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Fibroids

Overview

Fibroids are non-cancerous little balls of muscle that start in the uterus's muscle wall and grow in response higher levels of estrogen. Most women after about age 30 are growing fibroids; however, most of us will never have any problems related to them. Very rarely fibroids can interfere with pregnancy, or grow so big that they cause urine or bowel blockage, bladder symptoms or pain. Fibroids shrink when women become menopausal.

Most women first learn that they have fibroids when they develop heavy flow (often in perimenopause). Because there is the wrong understanding that fibroids cause heavy flow, many family doctors will then order a uterine ultrasound. Very commonly this ultrasound shows fibroids. However that doesn't mean that the fibroids are causing the heavy flow. Higher estrogen levels cause both heavy flow and fibroid growth.

Fibroids tend to grow in three directions—within the muscle (the most common situation), pushing outside of the uterus (called subserosal or, if on a stalk, pedunculated) and into the endometrium (called submucosal). Submucosal fibroids are the only one of these three kinds of fibroids that could potentially cause abnormal vaginal bleeding—they make up less than 1 of every 10 fibroids. Instead, heavy bleeding is caused by the higher estrogen and lower progesterone levels of perimenopause and these hormonal changes make fibroids grow. Remember that fibroids are common and usually cause no problems.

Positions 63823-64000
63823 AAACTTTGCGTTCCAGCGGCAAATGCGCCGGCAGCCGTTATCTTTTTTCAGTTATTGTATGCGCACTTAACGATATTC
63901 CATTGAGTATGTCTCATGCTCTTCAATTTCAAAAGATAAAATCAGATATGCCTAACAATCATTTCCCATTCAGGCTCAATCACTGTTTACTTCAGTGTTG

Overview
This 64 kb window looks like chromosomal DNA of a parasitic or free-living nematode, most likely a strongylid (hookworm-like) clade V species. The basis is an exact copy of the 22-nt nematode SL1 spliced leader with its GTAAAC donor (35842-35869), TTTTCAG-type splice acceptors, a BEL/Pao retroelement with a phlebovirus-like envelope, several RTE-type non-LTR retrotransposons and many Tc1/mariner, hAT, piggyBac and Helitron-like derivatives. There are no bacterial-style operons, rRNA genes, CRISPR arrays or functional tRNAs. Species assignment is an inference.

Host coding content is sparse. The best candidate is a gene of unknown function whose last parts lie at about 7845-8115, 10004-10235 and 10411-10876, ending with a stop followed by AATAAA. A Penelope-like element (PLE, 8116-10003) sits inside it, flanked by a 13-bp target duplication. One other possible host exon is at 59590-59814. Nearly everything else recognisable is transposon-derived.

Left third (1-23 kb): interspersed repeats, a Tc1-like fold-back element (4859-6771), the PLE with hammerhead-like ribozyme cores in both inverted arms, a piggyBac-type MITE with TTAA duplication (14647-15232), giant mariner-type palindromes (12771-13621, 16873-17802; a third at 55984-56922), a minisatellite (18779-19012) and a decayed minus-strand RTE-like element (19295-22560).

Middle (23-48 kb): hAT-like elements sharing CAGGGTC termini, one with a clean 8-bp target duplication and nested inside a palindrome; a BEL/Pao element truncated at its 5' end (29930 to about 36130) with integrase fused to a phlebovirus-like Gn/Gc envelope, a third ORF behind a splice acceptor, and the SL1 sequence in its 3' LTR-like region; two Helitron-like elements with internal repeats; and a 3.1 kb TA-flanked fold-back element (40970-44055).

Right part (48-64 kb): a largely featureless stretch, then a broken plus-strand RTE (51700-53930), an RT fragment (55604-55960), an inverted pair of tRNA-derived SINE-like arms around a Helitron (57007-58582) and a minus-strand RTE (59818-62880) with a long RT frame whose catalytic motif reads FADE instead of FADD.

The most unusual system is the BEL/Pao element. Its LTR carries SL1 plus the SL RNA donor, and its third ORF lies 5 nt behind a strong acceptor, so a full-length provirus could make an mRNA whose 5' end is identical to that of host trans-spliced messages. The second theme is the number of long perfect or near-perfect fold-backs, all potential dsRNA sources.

Estrogen’s Storm Season

Estrogen's Storm Season

by Dr. Jerilynn C Prior

New second edition available

Estrogen’s Storm Season will soon be available in BOTH print and eBook (Mobi and ePUB) versions!

All royalties support CeMCOR research.

It is full of lively, realistic stories with which women can relate and evidence-based, empowering perimenopause information. It was a finalist in 2006 for the Independent Publisher Book  Award in Health.

Coming soon: purchase your copy via our Amazon or Kobo storefronts!

Paperback copies (with updated insert) still available here.

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